INCIDENTS of self-harm in prisons have reached a record high, new figures show.
There were 40,414 such incidents in the 12 months to March 2017 — meaning the rate has more than doubled since 2013.
The figures also show that 71 convicted criminals or suspects were mistakenly freed in 2016/17 — a rise of seven on the previous year and the highest number since current records started a decade ago.
There has also been a jump in violence, with 26,643 assaults recorded in the year to March, including a record 7,159 attacks on staff — equivalent to 20 every day.
Prison Officers Association general secretary Steve Gillan said: “My members have lost patience with the employer and government.
“They are fed up with being treated with disrespect, ignored and used as modern-day slaves as management try to paper over the cracks.
“We cannot permit the government and the employer to allow these unprecedented increases of violence to continue.”
Inquest, a group which campaigns against deaths in custody, urged the government not to become “complacent” following a slight fall in self-inflicted deaths in custody.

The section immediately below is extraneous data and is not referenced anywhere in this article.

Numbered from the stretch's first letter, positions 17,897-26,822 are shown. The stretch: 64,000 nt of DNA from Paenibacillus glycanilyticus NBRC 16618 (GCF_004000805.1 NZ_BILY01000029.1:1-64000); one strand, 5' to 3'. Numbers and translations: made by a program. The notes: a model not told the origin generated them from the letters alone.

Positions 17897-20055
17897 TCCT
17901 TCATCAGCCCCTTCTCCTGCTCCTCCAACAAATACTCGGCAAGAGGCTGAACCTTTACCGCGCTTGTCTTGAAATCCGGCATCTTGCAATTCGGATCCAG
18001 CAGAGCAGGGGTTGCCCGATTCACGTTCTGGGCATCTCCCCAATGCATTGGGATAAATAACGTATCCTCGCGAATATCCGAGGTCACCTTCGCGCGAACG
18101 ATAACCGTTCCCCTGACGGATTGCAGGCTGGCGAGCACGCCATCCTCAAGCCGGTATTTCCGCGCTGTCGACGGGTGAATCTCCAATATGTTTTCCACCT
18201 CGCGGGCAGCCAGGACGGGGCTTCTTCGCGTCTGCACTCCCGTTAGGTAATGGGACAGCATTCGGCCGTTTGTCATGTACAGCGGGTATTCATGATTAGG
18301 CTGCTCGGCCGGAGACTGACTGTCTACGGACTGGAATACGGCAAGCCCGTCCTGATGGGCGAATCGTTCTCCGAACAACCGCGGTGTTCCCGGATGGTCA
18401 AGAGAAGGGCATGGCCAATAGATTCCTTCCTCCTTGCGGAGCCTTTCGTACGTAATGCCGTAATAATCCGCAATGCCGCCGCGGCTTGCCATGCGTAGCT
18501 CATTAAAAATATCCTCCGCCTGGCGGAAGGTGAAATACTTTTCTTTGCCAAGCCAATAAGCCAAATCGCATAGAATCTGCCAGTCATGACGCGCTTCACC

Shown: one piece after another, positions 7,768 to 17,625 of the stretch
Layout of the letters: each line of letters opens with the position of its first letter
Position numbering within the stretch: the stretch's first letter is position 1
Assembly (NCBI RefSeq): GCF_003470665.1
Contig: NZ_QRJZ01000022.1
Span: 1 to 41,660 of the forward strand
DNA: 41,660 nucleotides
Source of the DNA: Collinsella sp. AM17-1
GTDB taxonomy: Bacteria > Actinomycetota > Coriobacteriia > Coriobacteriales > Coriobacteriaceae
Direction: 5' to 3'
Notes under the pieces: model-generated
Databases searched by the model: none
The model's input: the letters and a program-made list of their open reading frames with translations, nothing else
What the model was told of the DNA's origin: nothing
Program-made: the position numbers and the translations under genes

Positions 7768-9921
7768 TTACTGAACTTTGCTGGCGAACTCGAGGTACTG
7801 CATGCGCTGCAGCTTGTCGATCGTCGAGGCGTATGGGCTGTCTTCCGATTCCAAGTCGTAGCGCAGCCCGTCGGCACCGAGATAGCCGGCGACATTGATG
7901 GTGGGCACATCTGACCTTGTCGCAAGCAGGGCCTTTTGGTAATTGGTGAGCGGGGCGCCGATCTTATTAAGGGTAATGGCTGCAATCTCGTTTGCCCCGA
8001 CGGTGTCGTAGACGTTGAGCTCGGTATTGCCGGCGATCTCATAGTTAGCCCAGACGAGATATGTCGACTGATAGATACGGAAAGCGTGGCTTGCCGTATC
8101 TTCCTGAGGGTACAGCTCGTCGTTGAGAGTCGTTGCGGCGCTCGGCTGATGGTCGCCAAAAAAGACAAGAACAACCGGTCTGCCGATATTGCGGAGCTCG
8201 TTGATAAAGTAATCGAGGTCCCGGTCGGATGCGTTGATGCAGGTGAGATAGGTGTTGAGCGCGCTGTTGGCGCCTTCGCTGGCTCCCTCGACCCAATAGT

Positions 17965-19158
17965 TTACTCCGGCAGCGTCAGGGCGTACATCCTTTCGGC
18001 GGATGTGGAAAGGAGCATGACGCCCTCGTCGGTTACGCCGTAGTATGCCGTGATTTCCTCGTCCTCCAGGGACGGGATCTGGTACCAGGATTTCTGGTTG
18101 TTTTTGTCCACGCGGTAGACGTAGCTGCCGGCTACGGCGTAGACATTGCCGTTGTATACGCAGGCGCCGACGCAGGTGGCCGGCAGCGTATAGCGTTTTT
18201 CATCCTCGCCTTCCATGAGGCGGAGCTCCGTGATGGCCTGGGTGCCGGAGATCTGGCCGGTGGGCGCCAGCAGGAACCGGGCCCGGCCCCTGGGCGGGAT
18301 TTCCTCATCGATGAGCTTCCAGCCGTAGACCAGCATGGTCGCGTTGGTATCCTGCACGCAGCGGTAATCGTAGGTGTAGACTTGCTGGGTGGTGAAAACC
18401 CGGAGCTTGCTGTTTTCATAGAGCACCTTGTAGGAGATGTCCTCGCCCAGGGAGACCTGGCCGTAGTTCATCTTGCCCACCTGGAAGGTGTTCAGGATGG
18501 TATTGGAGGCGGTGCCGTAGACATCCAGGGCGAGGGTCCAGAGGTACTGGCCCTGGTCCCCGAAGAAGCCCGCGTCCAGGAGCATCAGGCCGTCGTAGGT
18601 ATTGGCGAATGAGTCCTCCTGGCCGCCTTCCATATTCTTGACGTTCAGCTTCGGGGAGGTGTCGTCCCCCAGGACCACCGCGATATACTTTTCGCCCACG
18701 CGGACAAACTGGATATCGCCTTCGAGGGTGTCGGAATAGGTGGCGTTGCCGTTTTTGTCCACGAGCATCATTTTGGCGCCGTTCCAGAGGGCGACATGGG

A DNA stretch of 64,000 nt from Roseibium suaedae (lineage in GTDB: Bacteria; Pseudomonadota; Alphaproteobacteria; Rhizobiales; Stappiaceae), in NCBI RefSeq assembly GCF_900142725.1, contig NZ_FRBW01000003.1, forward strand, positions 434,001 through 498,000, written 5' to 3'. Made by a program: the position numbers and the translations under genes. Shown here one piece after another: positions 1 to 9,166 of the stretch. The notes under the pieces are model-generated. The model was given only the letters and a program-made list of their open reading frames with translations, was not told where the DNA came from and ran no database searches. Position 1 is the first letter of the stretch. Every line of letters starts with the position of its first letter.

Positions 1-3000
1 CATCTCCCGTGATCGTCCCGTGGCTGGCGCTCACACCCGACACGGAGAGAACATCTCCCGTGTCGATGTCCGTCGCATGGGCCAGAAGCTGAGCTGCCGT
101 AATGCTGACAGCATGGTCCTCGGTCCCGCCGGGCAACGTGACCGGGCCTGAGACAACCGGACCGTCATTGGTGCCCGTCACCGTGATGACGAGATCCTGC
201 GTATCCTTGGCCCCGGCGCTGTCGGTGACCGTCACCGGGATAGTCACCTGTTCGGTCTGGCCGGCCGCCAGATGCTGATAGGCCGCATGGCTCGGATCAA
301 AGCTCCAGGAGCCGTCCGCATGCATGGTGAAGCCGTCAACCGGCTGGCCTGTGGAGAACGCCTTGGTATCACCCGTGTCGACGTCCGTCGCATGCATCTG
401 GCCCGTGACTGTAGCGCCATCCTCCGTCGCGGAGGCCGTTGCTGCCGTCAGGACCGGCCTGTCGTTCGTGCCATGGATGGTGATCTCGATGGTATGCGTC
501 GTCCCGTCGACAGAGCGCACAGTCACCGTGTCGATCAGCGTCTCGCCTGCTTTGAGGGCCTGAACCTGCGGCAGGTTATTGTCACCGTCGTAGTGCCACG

There were 97 such deaths in the year to March 2017.
“Levels of self-harm in prisons continue to rise and it is clear from these figures that prisons still struggle to ensure the safety and protection of those in their care,” Inquest director Deborah Coles said.
Prison Reform Trust director Peter Dawson warned that the “prison system is nowhere near being safe for those who live and work within it.”
Fifty-eight of the erroneous releases occurred from prison establishments while 13 were during escort or at courts.
Justice Secretary David Lidington claimed improving safety and security in prisons was his top priority.
He said: “These figures reinforce how crucial it is that we make progress as quickly as possible. I have seen firsthand the challenges our dedicated and hard-working prison staff face.”